Intended for healthcare professionals

Rapid response to:


Surgeon acquitted of carrying out female genital mutilation in a prosecution criticised by obstetricians

BMJ 2015; 350 doi: (Published 05 February 2015) Cite this as: BMJ 2015;350:h703

Rapid Response:

Re: Surgeon acquitted of carrying out female genital mutilation in a prosecution criticised by obstetricians

In March of 2014 I welcomed Dr Dhanuson Dharmasena into my basic science laboratory so that he could fulfil his aspiration to do research whilst awaiting trial. My enquiries had confirmed his innocence. During this year we have benefitted from the contributions of this intelligent, honourable, honest, thoroughly decent man. Dr Dharmasena was supported scrupulously by the MPS with the solicitors Radcliffes Le Brasseur and defended by a remarkable woman, Zoe Johnson QC. The prosecuting barrister Kate Bex QC, is to be admired, as she did a searching, forensic job. There is no scope for cynicism:- This doctor was innocent.

In 2012 Dr Dharmasena was confronted with an emergency outside of his experience and acted with professional care. He then discussed the matter with his consultant, they took responsibility for a professional decision and there the matter should have rested. This did not happen.

We do not know what subsequent procedures were enacted or by whom. We all know the outcome: Dr Dharmasena and a relative of the mother were reported to the police for an imagined offense. I do know that the Trust was worrying about accountability to other organisations.

I am a fan of accountability, particularly to my patients and their GPs. I am more enthusiastic about responsibility. Robert Gregory has written a lucid paper [1] which discusses accountability as used by the New Public Management (NPM) movement in order to assert control over the professions. These were considered malign by NPM ideologists. Accountability is not the same as responsibility and, when thus confused, harm can result. Elsewhere [2], Gregory quotes the phrase “careful incompetence” in this context. NPM has been discredited. Clinically productive doctors must take responsibility and this requires them to be trusted. Professionalism should nourish this trust. NPM sabotaged that trust, censuring conscientious clinicians for imagined misconduct. There are examples of dreadful behaviour by a few doctors and nurses. However, obsessive control suffocates and the sick will pay a heavy price.

I gave evidence at the trial as a testimonial witness. However, Kate Bex had some shrewd questions. I faced the proposition that non-compliance with a trust clinical guideline should be part of a criminal case. Regrettably, it took little intellectual effort to muster a substantial body of scientific evidence to trash clinical guidelines in defence of Dr Dharmasena. A limited number of guidelines should be welcome. However, they are fickle and their current plethora is ludicrous [3]. They abound because they have been co-opted as instruments of authority’s control. Using guidelines for punitive purposes is delinquent. Where are the probability analyses of their applicability? What are their adverse effects? What about the exceptions? A conservative estimate, based on Pareto distributions, implies that the needs of 1 in 5 target patients will not be covered. Are we cruel to patients presenting as exceptions? Over-enthusiasm has draped the important, valuable innovation of clinical guidelines in emperor’s clothes. Are we to criminalise those who see through them?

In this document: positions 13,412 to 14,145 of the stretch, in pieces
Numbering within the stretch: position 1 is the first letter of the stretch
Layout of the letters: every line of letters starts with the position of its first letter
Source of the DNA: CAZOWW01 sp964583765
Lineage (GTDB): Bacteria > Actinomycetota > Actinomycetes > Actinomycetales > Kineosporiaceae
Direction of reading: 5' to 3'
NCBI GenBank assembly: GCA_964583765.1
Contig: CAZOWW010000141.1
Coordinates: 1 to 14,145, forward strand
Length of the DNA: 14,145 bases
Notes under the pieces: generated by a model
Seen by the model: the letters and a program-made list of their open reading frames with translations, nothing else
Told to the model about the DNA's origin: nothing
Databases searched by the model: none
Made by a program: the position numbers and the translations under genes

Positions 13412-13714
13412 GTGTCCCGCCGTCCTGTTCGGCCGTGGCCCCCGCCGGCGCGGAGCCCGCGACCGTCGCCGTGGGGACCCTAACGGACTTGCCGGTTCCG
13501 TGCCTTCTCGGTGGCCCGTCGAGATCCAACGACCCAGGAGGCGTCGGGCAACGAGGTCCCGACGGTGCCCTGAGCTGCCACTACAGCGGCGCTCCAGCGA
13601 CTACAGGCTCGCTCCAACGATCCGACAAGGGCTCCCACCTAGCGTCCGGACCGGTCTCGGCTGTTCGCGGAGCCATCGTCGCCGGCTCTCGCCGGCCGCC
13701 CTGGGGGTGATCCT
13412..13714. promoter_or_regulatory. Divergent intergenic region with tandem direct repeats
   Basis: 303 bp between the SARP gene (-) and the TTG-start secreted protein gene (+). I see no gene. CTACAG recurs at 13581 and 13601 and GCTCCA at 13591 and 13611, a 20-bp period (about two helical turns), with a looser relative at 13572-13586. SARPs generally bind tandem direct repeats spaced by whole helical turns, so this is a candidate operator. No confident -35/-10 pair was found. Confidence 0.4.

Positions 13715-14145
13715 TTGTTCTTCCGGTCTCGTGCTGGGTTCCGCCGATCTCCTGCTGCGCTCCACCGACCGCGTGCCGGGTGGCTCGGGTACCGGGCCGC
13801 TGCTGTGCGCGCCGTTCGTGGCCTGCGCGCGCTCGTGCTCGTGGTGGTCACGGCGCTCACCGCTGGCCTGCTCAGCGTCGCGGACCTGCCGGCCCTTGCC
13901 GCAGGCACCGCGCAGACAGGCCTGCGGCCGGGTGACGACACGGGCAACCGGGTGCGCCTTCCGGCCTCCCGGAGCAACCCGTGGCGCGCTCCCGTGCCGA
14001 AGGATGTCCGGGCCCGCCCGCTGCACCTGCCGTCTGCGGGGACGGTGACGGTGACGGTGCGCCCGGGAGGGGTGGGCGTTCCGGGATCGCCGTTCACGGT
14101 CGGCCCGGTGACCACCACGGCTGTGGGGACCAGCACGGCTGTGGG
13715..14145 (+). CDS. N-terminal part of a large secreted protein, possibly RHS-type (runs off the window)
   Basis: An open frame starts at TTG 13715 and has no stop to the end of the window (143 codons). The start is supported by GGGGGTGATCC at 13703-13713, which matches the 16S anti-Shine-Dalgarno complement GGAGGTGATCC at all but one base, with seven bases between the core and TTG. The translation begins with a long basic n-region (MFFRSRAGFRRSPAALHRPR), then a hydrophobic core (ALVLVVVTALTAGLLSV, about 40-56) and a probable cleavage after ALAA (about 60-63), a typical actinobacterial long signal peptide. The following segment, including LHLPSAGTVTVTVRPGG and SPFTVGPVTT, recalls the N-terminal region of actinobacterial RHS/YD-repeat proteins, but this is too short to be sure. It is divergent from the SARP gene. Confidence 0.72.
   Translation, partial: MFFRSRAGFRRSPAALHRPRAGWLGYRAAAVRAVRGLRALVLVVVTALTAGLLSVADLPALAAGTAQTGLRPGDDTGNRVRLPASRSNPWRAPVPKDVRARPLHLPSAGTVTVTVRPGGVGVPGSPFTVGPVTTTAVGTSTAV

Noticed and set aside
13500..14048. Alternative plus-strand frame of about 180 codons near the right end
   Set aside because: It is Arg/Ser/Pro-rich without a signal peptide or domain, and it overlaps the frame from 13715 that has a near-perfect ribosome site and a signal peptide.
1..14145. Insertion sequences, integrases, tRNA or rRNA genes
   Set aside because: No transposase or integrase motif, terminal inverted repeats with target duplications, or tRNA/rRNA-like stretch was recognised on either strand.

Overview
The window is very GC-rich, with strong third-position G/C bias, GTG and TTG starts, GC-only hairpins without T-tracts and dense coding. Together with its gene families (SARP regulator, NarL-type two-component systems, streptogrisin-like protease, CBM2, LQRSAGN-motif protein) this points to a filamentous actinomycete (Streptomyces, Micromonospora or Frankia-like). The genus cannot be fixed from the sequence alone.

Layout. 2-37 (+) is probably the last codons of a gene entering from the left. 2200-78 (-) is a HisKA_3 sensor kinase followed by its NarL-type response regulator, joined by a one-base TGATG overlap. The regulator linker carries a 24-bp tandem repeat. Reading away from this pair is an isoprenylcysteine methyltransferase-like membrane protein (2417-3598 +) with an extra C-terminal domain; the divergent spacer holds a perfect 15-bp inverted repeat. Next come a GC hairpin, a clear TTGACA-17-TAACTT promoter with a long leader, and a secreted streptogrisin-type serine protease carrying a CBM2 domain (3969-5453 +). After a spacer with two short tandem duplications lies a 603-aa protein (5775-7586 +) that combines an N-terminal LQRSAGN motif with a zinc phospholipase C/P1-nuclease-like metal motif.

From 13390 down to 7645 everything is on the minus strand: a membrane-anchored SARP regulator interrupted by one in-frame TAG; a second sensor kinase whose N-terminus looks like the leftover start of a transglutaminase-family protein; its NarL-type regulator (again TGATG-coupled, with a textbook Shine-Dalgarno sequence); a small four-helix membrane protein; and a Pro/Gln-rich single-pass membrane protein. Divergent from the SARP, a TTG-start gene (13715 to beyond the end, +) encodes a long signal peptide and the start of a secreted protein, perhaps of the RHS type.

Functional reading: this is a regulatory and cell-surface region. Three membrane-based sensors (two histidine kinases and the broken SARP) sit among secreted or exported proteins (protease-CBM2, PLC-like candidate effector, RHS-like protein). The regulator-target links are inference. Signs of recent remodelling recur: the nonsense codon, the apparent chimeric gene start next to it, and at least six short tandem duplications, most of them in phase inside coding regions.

A woman gives birth to her first child. Her relative asks questions motivated by concerns for her. A junior doctor does his level best. The relative and doctor are arraigned for a serious criminal offence and the mother endures a barbaric invasion of her privacy. We should be ashamed. These deplorable events reflect our failure of courage. We have not defended sufficiently the right of the sick to professional care.

The jury took less than 25 minutes to dismiss this case. Was this withering snub a purposeful signal of contempt? If so it was richly deserved.

1. Gregory, R.J., The challenging quest for governmental accountability in New Zealand. Adminstratioin, 2012. 60(2): p. 109 -118.
2. Gregory, R., Political responsibility for bureaucratic incompetence; Tragedy at Cave Creek. Public Administration, 1998. 76: p. 519 - 538.
3. Greenhalgh, T., et al., Evidence based medicine: a movement in crisis? BMJ, 2014. 348: p. g3725.

Competing interests: No competing interests

12 February 2015
James Malone-Lee
Professor of Medicine
University College London Medical School
Hornsey Central Neighbourhood Health Centre, 151 Park Road, London, N8 8JD